Dirty Dancing remake is a big mistake
Dirty Dancing, the 1987 classic, had real chemistry between Jennifer Gray and Patrick Swayze - and any remake would not capture their magic.
The markets are going to hell in a handcart, London is a riot zone and there’s famine in Africa. We need cheering up - so perhaps that’s why Hollywood’s men in suits have deemed that it is exactly the right time to remake Dirty Dancing.
The new movie will be directed by Kenny Ortega, the man responsible for both Michael Jackson’s This Is It and High School Musical. He was also, in 1987, the choreographer on the original.
That fact should make fans feel reassured: a man who was involved in the first film, is unlikely to traduce its memory when he makes it for a new generation. And he provided the choreography for Ferris Bueller’s Day Off, another tick in his favour.
Even so, the decision to go for a remake still feels like a terrible mistake. I can’t think of a single classic movie that has actually been better second time around.
This is in part because the circumstances in which a film is made are often part of the qualities it exhibits. In the case of Dirty Dancing, there was absolutely nothing riding upon it. It was a low-budget movie, without stars, made by a new studio. But based on screenwriter Eleanor Bergstein’s own childhood, it had enormous charm - and a kind of honesty as it looked back to a time when its heroine could while away the summer before she joined the Peace Corps, holidaying at a summer camp with her parents.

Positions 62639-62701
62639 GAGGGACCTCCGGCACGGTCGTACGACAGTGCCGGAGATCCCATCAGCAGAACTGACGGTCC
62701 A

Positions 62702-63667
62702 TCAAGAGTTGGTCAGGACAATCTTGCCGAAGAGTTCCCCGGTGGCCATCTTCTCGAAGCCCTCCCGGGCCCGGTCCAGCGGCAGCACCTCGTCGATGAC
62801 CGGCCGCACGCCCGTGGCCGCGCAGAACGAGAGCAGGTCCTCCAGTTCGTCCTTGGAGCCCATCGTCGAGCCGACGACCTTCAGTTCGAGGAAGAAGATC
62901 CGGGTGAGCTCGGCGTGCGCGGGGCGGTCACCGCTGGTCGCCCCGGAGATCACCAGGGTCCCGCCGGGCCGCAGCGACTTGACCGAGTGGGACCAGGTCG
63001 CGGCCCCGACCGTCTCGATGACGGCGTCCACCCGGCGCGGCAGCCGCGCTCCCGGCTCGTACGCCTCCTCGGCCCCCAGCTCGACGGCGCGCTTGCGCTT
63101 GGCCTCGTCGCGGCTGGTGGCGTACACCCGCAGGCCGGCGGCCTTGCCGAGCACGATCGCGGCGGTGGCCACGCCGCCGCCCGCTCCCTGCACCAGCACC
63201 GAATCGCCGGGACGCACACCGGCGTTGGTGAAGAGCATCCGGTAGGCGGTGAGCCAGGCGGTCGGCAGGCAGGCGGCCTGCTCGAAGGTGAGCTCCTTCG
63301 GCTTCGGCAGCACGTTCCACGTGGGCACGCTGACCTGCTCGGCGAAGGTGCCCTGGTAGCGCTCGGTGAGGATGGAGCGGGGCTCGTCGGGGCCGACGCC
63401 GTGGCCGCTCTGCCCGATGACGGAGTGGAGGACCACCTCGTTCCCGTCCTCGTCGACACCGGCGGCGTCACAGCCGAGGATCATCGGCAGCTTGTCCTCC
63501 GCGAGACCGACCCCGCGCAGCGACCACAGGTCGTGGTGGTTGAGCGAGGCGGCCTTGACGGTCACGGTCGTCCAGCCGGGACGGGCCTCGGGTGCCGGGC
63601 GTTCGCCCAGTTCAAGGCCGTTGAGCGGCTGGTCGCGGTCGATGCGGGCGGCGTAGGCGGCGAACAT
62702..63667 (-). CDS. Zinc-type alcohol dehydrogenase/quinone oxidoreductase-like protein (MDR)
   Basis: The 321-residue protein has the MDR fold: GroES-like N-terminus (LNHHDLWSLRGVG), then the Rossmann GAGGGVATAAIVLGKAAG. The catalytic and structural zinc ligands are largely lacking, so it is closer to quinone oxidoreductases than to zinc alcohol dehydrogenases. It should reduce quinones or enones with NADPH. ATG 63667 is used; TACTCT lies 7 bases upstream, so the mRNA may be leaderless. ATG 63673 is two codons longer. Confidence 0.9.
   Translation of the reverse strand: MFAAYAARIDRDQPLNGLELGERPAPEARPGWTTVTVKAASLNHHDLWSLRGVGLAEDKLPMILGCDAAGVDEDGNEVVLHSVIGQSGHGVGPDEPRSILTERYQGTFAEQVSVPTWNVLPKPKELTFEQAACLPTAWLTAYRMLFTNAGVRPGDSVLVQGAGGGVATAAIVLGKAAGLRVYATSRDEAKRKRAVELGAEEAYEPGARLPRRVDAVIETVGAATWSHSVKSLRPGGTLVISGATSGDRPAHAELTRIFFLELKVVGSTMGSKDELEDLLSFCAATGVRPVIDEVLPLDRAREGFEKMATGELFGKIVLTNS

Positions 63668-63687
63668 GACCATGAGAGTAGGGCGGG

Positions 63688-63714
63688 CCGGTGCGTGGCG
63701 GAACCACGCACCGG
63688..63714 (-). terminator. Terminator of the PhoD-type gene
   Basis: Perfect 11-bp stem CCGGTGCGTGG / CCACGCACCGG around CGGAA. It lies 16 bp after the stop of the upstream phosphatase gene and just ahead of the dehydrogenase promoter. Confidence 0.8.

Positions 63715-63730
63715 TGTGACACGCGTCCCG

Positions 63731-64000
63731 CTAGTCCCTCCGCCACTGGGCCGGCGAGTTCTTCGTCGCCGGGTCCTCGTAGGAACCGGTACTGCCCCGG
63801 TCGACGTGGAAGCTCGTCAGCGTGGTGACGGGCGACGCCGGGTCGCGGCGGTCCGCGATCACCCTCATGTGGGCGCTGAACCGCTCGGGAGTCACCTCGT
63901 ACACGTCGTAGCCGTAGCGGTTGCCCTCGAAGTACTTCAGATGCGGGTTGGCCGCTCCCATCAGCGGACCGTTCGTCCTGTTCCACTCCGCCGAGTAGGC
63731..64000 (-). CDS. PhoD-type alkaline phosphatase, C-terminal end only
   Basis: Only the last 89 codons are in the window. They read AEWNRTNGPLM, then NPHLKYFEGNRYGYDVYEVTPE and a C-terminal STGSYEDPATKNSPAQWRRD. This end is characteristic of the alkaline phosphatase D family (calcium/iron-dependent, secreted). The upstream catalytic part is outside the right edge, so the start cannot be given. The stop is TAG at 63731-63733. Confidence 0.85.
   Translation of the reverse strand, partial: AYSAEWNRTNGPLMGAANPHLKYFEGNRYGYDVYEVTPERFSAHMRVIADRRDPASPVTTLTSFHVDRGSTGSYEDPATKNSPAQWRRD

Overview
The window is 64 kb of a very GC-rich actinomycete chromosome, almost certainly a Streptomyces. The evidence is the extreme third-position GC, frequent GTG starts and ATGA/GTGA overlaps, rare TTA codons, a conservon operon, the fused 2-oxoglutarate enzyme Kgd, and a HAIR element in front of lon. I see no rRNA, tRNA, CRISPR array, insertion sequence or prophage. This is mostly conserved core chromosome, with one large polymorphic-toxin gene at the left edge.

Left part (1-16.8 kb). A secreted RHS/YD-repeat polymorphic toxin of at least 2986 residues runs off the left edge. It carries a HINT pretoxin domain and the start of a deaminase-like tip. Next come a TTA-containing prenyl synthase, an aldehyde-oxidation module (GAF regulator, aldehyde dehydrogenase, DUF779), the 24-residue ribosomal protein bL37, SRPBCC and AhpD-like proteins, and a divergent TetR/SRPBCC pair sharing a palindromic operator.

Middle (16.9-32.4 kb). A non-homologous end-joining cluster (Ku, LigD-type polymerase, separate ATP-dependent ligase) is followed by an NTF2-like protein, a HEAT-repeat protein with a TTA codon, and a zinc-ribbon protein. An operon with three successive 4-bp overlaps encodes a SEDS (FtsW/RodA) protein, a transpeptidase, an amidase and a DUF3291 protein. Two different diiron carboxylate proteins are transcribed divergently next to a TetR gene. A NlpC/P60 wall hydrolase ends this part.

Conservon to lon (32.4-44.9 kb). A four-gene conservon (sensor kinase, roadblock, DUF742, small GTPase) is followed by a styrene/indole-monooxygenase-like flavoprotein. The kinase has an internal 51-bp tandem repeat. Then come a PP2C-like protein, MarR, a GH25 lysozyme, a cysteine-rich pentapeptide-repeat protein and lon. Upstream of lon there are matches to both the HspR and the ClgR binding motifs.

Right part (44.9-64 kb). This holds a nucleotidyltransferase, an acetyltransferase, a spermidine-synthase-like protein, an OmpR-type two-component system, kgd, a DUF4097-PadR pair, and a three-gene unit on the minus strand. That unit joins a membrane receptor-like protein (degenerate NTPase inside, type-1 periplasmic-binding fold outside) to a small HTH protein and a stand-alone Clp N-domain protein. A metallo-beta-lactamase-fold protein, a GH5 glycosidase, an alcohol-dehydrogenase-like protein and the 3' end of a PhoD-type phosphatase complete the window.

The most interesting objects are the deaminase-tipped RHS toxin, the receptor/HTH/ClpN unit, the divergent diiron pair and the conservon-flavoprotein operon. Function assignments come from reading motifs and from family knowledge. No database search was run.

There she discovers that her idealistic view of the world is not always as easy to apply in practice as it had seemed. So she learns about life. But she also - and this is the key to the ongoing success of the film - learns about love. And she does all of this, by discovering how to dance.
The chemistry between Jennifer Gray and Patrick Swayze, as Baby and Johnny, was one of those lucky chances. They’d worked together before and didn’t get on that well off screen - but their scenes together in front of the camera, often improvised, have a kind of magic.
That spontaneity and warmth is the quality that has made Dirty Dancing so loved; Ortega will do well to reproduce even a tiny bit of it in a remake that every fan around the world will be waiting to criticise.